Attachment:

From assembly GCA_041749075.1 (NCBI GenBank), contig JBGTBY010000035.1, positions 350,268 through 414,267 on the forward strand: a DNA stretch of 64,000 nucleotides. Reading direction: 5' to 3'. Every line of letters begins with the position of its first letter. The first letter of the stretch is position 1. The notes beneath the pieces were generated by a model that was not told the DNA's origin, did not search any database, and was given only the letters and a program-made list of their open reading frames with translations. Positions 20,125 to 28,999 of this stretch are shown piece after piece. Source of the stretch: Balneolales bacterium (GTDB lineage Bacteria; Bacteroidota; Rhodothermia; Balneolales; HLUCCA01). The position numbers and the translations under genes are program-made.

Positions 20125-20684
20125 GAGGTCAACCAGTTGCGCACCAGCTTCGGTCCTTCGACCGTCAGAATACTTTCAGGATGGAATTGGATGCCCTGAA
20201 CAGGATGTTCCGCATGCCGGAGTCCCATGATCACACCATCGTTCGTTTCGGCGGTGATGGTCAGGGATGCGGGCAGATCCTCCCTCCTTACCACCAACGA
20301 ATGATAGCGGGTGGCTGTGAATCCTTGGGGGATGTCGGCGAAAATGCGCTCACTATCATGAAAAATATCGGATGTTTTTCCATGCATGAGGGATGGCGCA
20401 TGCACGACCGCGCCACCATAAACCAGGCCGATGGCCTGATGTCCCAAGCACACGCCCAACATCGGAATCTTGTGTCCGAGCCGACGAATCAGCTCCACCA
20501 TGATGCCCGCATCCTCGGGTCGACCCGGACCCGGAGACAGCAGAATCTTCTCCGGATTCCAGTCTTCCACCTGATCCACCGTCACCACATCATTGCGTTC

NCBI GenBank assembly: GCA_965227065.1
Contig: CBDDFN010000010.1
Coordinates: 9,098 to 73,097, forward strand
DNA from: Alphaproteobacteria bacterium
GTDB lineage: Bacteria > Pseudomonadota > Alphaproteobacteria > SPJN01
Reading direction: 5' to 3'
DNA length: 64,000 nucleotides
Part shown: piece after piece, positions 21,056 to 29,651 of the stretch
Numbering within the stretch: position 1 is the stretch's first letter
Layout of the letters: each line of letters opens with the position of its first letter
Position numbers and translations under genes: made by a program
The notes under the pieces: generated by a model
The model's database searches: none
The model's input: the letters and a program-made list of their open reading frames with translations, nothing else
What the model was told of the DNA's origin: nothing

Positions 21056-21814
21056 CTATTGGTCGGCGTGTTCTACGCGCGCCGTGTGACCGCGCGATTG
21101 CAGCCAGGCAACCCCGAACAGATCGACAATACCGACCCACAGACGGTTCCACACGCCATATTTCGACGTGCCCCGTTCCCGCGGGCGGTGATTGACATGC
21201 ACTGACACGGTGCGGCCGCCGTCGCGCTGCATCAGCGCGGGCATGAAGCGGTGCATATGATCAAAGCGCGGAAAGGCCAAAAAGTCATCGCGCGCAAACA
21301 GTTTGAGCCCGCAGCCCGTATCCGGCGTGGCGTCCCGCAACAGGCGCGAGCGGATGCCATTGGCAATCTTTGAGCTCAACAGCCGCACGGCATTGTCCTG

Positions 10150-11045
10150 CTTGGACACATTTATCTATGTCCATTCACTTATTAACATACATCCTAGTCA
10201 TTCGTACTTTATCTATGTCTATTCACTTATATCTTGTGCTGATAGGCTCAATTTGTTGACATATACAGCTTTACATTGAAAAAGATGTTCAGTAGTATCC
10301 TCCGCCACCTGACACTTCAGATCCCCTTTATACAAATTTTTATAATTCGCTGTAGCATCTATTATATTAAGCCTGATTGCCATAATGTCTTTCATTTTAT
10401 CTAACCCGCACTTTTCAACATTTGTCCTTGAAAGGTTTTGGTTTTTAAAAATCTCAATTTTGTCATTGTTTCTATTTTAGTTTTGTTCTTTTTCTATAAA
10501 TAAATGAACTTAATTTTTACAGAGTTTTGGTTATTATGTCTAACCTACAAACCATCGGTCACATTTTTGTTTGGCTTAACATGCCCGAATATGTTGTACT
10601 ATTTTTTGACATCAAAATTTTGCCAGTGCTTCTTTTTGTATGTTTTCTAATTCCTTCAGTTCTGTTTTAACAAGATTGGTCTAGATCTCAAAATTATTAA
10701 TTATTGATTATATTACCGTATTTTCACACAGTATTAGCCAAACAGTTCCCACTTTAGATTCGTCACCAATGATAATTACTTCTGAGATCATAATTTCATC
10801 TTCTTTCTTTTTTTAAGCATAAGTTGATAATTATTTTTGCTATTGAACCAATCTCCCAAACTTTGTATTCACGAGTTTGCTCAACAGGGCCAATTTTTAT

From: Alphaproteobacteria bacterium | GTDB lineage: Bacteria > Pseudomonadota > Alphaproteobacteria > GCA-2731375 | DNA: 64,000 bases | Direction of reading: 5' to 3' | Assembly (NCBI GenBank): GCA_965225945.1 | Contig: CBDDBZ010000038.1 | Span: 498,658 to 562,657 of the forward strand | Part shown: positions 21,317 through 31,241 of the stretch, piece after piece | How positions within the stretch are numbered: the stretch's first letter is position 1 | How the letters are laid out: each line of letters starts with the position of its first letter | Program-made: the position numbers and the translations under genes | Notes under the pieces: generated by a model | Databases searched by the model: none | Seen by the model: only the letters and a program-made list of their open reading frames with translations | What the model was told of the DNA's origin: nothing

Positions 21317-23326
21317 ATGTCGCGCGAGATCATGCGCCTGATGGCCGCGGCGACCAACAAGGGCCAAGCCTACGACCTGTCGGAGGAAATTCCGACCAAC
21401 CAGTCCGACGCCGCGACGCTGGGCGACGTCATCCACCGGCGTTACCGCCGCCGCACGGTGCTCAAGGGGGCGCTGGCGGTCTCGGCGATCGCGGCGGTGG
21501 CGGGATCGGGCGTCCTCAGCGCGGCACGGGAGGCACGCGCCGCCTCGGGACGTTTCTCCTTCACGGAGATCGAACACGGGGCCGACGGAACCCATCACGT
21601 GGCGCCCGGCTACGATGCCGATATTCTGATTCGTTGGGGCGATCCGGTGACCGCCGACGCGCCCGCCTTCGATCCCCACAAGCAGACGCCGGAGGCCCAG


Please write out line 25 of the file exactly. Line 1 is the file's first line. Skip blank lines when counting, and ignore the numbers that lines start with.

21101 CAGCCAGGCAACCCCGAACAGATCGACAATACCGACCCACAGACGGTTCCACACGCCATATTTCGACGTGCCCCGTTCCCGCGGGCGGTGATTGACATGC